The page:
Feature | By Fredrich Ulrich | Feb 26, 2014

Buddhism as an organized religion began some 2,600 years ago. The advanced technology we have today was unimaginable in those distant eras. We are thus faced with the problem of applying ancient wisdom to our actual lives as they are lived here and now.

For discussion: Other faiths speak out on end-of-life issues

Feature | By By Barb Draper | Feb 26, 2014

1. John Longhurst refers to a recent poll indicating that 70 percent of Canadians support physician-assisted suicide and 68 percent believe that those who help a seriously ill person commit suicide should not face legal charges. How would you respond to these questions? Why do you think these numbers are so high? What concerns do you have about assisted suicide?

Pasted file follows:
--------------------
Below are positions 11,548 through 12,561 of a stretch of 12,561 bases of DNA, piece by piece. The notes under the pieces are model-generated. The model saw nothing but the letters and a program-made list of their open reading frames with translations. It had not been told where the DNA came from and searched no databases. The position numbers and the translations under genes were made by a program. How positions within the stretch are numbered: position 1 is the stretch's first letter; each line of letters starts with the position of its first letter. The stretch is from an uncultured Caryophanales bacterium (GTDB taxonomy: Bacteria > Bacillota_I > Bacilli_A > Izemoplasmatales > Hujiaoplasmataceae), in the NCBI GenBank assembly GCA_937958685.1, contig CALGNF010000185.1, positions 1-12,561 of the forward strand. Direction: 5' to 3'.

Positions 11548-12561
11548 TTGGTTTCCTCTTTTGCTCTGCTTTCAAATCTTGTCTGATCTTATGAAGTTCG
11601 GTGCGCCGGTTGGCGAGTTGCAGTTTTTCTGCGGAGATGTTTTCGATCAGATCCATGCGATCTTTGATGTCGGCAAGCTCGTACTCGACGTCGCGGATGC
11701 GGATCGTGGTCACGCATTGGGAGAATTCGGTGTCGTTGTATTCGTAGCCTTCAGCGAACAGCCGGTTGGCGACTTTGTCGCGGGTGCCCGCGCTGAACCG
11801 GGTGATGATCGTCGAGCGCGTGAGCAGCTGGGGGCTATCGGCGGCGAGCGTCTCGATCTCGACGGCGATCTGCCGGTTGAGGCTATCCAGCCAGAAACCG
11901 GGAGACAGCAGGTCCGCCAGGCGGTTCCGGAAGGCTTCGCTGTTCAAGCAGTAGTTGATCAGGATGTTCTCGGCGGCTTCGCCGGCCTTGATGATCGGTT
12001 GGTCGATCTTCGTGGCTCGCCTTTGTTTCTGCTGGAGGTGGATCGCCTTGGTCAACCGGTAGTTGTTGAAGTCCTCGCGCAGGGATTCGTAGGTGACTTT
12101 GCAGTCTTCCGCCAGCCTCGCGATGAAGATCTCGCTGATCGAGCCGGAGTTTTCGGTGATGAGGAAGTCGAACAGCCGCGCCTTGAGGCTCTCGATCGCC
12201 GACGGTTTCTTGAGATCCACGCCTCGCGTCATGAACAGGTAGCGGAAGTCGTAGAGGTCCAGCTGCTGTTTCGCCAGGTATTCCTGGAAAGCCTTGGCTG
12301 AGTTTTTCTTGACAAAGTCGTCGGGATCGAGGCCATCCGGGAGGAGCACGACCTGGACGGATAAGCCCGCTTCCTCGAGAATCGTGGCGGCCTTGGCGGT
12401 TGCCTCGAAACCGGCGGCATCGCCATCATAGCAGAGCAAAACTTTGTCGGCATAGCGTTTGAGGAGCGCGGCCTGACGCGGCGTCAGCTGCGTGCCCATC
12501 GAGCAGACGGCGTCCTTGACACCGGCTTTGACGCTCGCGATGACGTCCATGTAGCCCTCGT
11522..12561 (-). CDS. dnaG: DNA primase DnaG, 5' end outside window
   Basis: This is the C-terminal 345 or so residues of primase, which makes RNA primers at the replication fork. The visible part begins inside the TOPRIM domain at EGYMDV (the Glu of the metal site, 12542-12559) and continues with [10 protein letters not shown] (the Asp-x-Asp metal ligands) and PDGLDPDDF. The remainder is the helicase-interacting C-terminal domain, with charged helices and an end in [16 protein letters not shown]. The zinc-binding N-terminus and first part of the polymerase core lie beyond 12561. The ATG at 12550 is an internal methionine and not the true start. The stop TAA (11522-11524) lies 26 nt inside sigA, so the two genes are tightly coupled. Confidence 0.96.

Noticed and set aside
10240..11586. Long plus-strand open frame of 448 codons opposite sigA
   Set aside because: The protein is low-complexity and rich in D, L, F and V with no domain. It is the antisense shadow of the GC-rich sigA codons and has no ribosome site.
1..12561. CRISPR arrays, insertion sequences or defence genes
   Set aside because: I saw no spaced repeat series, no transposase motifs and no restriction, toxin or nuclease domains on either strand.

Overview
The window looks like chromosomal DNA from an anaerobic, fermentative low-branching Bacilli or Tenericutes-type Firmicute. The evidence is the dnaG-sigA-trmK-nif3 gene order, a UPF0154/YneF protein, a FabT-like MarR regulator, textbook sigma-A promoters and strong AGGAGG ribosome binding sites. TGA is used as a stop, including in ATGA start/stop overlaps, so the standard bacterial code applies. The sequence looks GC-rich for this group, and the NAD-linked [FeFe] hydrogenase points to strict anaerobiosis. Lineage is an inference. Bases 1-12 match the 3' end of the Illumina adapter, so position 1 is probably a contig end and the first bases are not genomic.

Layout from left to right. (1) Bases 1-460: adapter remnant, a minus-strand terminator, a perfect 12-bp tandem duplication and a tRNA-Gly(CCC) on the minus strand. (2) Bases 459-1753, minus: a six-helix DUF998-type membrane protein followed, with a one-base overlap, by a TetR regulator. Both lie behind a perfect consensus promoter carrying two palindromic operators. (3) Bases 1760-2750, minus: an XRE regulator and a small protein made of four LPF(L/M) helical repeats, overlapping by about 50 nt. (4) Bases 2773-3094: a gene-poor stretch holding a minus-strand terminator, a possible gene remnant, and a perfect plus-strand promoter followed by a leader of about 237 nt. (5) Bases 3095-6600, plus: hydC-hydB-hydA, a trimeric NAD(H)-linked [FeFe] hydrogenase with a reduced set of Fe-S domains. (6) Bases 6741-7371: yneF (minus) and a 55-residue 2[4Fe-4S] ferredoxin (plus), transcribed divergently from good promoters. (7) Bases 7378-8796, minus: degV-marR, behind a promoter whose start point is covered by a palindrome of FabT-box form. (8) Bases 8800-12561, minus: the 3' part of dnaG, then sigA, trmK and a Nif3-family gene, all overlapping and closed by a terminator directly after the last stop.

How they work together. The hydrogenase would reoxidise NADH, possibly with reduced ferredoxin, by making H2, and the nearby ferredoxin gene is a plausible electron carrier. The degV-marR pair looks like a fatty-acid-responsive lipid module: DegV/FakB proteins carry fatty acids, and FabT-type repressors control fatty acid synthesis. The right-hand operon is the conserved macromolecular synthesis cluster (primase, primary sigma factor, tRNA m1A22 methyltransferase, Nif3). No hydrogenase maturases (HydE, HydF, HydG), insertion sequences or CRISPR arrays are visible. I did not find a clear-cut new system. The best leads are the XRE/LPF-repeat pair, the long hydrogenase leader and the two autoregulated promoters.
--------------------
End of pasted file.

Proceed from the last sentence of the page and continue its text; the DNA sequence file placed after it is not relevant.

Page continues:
‘Right to life does not include the right to be killed’

Feature | By Evangelical Christian Fellowship | Feb 26, 2014

Lawyers with the Evangelical Fellowship of Canada (EFC), of which Mennonite Church Canada is a member, have joined lawyers from across the country in signing a declaration that condemns the legalization of euthanasia and assisted suicide.

A book of answers . . . or a book of God-with-us stories?

Feature | By Aaron Epp | Feb 12, 2014 | 1 comment

A mayor in Texas made headlines this past December when he proclaimed 2014 as “the Year of the Bible.”

“Throughout the history of the United States, one of the most important influences that has shaped our country into a distinctive nation, none may have been more profound or enduring than the Bible,” Mayor Tom Hayden of Flower Mound, Tex., said in his proclamation. He invited as many as wanted to participate to read through the whole Bible in a year by spending roughly 15 to 20 minutes a day on daily reading.